In the course of ‘Operation Cast Lead’ (2008-9), Israel attacked multiple UN facilities in Gaza, including with white phosphorus.

For example, on 17 January 2009 Israeli forces rained down white phosphorus on an UNRWA elementary school in Beit Lahia that was sheltering some 2,000 people, injuring 13 and killing two children.

A subsequent UN Board of Inquiry (BoI) found Israel guilty of inter alia gross negligence, ‘reckless disregard’ for civilian life and a ‘direct and intentional strike’ on UN premises.[1]

The BoI’s full Report was not made public; instead, UN Secretary-General Ban Ki-moon published a summary of its findings. A leaked diplomatic cable published by Wikileaks reveals how he worked behind closed doors with the US and Israel to undermine the report’s recommendations and enable Israel to escape political and legal accountability.

On 4 May, US ambassador Susan Rice called Ban Ki-moon to complain about two of the Report’s recommendations—Recommendations 10 and 11 (pp. 27-28)—which urged further investigation of attacks on UN facilities and personnel as well as allegations of legal violations involving civilians more broadly.

Rice ‘asked that those two recommendations not be included in the summary of the report that would be transmitted to the membership’, to which Ban replied that ‘he was constrained in what he could do since the Board of Inquiry is independent; it was their report and recommendations and he could not alter them’.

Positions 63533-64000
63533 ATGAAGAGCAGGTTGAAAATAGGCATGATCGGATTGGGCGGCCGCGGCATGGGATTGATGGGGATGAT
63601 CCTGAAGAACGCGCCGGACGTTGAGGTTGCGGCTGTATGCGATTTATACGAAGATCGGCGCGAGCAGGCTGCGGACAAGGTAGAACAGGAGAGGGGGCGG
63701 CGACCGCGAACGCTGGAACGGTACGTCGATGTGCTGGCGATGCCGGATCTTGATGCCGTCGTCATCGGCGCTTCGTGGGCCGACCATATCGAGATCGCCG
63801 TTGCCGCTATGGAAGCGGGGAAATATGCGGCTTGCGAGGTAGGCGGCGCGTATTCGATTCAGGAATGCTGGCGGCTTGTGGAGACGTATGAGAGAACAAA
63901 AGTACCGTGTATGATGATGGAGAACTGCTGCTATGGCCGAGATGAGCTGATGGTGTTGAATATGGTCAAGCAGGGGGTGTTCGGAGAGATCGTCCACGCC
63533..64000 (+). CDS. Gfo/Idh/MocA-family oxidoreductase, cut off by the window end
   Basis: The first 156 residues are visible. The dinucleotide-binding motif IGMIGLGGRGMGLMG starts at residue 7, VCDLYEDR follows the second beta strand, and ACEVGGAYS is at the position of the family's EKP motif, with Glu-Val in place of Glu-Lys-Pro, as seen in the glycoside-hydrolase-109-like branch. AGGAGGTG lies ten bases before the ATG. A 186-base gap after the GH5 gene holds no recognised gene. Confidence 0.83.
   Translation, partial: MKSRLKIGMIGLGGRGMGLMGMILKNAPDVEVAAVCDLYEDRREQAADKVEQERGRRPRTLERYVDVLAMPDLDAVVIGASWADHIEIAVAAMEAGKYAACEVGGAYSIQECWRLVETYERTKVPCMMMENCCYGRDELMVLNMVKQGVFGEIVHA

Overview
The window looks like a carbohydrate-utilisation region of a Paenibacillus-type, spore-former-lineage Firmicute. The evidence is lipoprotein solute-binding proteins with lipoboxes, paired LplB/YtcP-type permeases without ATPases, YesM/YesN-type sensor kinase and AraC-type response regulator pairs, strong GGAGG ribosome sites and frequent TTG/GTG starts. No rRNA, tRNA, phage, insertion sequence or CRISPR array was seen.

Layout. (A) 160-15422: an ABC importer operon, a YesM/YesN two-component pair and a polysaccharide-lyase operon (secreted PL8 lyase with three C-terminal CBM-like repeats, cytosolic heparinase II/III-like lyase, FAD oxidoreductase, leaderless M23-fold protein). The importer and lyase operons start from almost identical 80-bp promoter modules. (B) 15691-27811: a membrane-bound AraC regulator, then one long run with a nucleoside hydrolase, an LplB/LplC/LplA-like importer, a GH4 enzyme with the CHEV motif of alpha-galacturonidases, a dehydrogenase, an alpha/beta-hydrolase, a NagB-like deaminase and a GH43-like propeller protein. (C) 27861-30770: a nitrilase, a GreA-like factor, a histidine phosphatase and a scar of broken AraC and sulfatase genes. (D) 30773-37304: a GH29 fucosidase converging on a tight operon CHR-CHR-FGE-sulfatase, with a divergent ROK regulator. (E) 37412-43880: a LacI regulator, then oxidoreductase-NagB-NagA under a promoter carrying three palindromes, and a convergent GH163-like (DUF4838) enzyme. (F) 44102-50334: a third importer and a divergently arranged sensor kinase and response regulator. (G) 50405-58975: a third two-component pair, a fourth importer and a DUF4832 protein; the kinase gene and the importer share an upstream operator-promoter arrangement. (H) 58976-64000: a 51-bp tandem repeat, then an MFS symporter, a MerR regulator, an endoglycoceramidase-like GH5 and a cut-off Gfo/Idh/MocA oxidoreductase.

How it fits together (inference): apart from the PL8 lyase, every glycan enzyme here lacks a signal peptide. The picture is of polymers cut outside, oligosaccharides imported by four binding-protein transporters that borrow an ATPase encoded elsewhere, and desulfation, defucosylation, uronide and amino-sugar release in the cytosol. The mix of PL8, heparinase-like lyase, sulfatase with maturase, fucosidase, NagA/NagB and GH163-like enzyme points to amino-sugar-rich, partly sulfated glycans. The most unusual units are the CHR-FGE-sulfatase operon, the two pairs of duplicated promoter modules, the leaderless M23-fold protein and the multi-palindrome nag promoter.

Rice then ‘urged’ that he use his covering letter to undermine and reject those elements of the report. Ban’s response:

The Secretary-General said his staff was working with an Israeli delegation on the text of the cover letter.

Rice kept up the pressure, speaking with the Secretary-General ‘two additional times’. She

underscored the importance of having a strong cover letter that made clear that no further action was needed and would close out this issue.

Ban, his brow no doubt beginning to sweat, assured her that ‘he believed they had arrived at a satisfactory cover letter’.

This was the wording he eventually published:

As for the Board’s recommendations numbers 10 and 11, which relate to matters that largely did not fall within its terms of reference, I do not plan any further inquiry. (p. 3)

Rice ‘thanked the Secretary-General for his exceptional efforts on such a sensitive issue’.[2]

US diplomats were subsequently advised to make use of the Secretary-General’s cover letter to argue against UN Security Council action on Israel’s attacks. ‘The Council agreed to take no further action‘.

Update: In the wake of the publication of the UN inquiry into 2014’s Operation Protective Edge, the US is singing a familiar tune, to which Ban is no doubt dancing a familiar jig: ‘We don’t believe that there is a call or a need for further Security Council work on this. We don’t support any more UN work on this report‘.

[1] Cf. Norman G. Finkelstein, This Time We Went Too Far: Truth and Consequences of the Gaza Invasion (Revised and Expanded) (OR Books, 2011), pp. 72-73.

[2] Cf. this.

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